This was then exchanged for a 0. The Tenckhoff peritoneal drainage catheter Argyle peritoneal dialysis catheter, Covidien, Mansfield, MA, USA with the Cobra catheter inside was introduced over the stiff guide wire into the peritoneal cavity and positioned in a curved position in the lower pelvic region Figure 1E.
The Tenckhoff catheter is made of translucent silicone rubber tubing containing a radio-opaque stripe. The total length of the 15F catheter is 47 cm and the inner diameter is 2. The intraperitoneal part of the catheter contains small fenestrations over a length of 15 cm Figure 2. The cuffed end of the Tenckhoff catheter is tunnelled to the right or left flank using a metallic tunnelling device Argyle Faller Tunneling device, Covidien, Mansfield, MA, USA and exteriorized 7 cm lateral to the peritoneal entry site.
A Ultrasound-guided puncture of the ascitic fluid. The tip of the puncture needle white arrow is located within the fluid, far from intestinal or other abdominal structures. B Using a 4F Cobra catheter black arrow , the hydrophilic guide wire arrowheads is navigated to the lower portion of the pelvis. C The hydrophilic guide wire is exchanged for a stiff Amplatz wire arrowheads on the Cobra catheter arrow. D The 15F peel-away sheath white arrows is introduced into the peritoneal cavity over the stiff Amplatz wire arrowheads.
E The Tenckhoff catheter white arrows is introduced through the 15F peel-away sheath into the peritoneal cavity. Schematic drawing of the Tenckhoff catheter: the intraperitoneal portion contains small fenestrations over a length of 15 cm. Two cuffs with a length of 1 cm are positioned in the subcutaneous tissues. The intraperitoneal chemotherapy infusion technique was performed using a catumaxomab-based regimen as described by Baumann et al.
Patients were followed up until the end of the study March or the patient's death. Overall survival probabilities are estimated by the Kaplan-Meier method. The Wilcoxon test is used for testing survival differences between ovarian cancer patients with or without intraperitoneal chemotherapy treatment IPCT.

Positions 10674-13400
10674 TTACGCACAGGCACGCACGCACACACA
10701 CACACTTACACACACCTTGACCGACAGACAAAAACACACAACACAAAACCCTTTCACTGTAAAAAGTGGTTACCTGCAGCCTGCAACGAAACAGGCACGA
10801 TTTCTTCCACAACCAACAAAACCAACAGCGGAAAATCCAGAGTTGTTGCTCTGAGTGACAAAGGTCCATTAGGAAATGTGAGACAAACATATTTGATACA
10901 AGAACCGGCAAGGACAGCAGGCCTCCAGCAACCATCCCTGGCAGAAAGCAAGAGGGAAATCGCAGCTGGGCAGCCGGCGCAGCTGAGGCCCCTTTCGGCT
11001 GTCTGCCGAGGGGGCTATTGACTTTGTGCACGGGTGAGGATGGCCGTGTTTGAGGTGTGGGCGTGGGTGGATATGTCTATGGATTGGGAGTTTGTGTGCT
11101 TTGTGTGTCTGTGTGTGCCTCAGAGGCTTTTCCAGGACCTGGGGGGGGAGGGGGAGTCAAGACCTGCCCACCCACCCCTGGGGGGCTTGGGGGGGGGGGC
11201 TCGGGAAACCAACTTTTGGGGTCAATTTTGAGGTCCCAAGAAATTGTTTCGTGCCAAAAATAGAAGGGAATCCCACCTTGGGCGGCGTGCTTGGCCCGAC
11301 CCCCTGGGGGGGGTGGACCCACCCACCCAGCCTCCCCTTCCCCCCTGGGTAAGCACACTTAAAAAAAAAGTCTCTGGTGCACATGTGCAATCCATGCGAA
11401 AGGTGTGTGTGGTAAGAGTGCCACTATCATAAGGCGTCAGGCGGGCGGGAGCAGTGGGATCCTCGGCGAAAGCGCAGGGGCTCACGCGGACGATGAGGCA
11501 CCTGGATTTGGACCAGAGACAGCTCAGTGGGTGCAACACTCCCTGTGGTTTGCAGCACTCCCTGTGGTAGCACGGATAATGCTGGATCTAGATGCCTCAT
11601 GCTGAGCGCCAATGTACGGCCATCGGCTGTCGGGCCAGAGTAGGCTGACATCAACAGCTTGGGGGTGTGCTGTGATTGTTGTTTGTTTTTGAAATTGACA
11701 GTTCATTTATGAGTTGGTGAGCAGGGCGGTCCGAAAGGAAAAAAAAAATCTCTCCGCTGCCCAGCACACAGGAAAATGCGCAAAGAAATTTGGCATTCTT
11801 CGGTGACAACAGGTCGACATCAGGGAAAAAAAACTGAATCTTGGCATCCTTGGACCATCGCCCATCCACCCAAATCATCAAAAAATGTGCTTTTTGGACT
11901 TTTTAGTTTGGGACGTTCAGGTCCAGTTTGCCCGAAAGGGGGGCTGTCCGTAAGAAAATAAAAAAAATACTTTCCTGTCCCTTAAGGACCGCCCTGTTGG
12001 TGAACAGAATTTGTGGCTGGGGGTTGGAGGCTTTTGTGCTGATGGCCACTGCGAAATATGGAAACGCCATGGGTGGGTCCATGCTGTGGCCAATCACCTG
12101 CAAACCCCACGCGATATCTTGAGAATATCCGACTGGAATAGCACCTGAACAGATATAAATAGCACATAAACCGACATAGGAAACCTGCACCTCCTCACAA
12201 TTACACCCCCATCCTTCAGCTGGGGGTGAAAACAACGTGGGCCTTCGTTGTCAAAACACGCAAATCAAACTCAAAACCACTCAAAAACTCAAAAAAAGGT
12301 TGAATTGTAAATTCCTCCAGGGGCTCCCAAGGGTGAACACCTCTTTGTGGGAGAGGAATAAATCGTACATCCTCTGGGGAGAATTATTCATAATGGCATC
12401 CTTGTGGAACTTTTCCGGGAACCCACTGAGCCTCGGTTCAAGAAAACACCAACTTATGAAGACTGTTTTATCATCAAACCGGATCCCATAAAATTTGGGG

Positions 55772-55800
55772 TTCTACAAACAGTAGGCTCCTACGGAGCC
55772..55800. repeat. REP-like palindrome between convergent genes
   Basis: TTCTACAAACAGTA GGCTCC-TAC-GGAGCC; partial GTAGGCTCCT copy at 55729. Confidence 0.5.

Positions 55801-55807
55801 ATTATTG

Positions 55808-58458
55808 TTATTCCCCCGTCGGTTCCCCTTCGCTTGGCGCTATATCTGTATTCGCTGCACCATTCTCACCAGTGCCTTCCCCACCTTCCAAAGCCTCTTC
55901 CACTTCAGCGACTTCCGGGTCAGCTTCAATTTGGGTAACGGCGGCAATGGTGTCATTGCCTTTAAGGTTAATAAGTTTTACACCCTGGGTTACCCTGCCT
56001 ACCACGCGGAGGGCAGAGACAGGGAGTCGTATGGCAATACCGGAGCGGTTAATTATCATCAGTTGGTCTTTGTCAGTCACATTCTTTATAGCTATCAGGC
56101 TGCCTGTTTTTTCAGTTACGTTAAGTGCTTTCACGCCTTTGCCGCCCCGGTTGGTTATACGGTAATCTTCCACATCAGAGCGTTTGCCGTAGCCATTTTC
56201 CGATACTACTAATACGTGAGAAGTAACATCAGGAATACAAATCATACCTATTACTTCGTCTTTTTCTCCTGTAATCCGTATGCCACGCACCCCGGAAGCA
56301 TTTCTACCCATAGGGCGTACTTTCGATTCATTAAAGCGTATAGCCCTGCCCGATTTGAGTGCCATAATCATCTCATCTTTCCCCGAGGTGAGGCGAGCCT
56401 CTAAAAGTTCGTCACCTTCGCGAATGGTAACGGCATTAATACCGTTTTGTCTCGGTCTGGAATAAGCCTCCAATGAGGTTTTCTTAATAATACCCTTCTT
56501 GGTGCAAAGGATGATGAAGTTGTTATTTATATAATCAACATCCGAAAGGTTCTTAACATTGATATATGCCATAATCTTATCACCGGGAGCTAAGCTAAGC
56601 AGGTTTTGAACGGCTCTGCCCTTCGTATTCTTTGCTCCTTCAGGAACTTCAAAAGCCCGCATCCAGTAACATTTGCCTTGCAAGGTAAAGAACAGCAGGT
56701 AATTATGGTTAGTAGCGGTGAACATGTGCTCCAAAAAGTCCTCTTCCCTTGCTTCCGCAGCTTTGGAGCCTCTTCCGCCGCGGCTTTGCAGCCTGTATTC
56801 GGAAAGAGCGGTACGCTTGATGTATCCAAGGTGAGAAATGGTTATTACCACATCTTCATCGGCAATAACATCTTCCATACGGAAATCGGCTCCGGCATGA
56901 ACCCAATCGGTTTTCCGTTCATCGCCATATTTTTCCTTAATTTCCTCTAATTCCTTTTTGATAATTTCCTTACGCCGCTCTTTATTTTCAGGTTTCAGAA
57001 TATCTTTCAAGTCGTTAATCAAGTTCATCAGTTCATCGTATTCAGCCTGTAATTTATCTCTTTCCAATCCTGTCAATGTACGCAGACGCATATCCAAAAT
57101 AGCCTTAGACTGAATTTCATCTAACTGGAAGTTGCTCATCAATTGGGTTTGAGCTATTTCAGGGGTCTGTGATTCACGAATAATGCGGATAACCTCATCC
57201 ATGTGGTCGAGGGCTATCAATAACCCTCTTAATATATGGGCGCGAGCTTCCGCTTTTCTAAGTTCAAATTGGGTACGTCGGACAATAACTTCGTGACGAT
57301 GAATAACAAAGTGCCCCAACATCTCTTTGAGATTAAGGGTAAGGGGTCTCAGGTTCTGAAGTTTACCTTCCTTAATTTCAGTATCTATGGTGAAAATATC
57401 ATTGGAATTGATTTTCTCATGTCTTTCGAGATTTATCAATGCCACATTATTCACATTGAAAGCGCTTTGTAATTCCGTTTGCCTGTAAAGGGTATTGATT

The prognostic value of primary pathology for survival is analysed using Cox proportional hazards models. Fisher's exact test is used for the association between intraperitoneal chemotherapy treatment and catheter infection. All tests are two-sided. All analyses have been carried out using SAS software, version 9. In 94 patients 27 men; Malignant ascites was associated with different types of metastatic cancer disease as summarized in Table 1.
The number of paracenteses prior to Tenckhoff catheter insertion is indicated in Table 2 ; overall, patients underwent a mean of 3. Once the Tenckhoff catheter was in place, a median of 3, cc range cc — 8, cc of malignant ascitic fluid was drained.
Clinical follow-up was available for 90 patients; 4 patients 4. Two patients 2. One of these two patients was also treated with intraperitoneal chemotherapy infusions.
Another patient accidentally lost the catheter 11 days after initial placement. Five out of 90 patients 5. The time interval until end of follow-up or the patient's death was a mean of 3. Further, a more detailed analysis of survival after Tenckhoff catheter insertion is made based on the underlying type of cancer.
Analysis suggests a difference in risk for early death after Tenckhoff catheter insertion according to the underlying cancer: patients with widespread gastrointestinal cancers and refractory malignant ascites have a higher risk for early death compared to the reference group of patients with widespread metastatic gynaecological cancers. Overall estimated survival for different cancer types after Tenckhoff catheter insertion.
Overall survival after clinical diagnosis of malignant ascites demonstrates a 3 and 6 month estimated survival of An analysis of the potential outcome differences between the five categories of cancer mentioned above was carried out and summarized in Table 5 and Figure 6. Overall estimated survival for different types of cancer since clinical diagnosis of malignant ascites. Analysis of overall survival since clinical diagnosis of malignant ascites for different groups of cancers.
Tunnelled Tenckhoff catheters were inserted in a total of 38 patients presenting with metastatic ovarian cancer and malignant ascites. In 23 of these patients the Tenckhoff catheter was inserted solely for repeated drainage purposes. In the remaining 15 patients the Tenckhoff catheter was inserted for the purpose of drainage of malignant ascites and for the purpose of intraperitoneal infusion of a catumaxomab-based solution.
Survival analysis in patients with metastatic ovarian cancer and malignant ascites treated with or without intraperitoneal infusion of catumaxomab after Tenckhoff catheter insertion. The technique of tunnelled catheter insertion is essentially the same for the different types of peritoneal tunnelled catheters: percutaneous access to the peritoneal cavity is gained under ultrasound guidance using Seldinger technique and insertion of the catheter through a peel-away sheath can be performed blindly or under fluoroscopic guidance.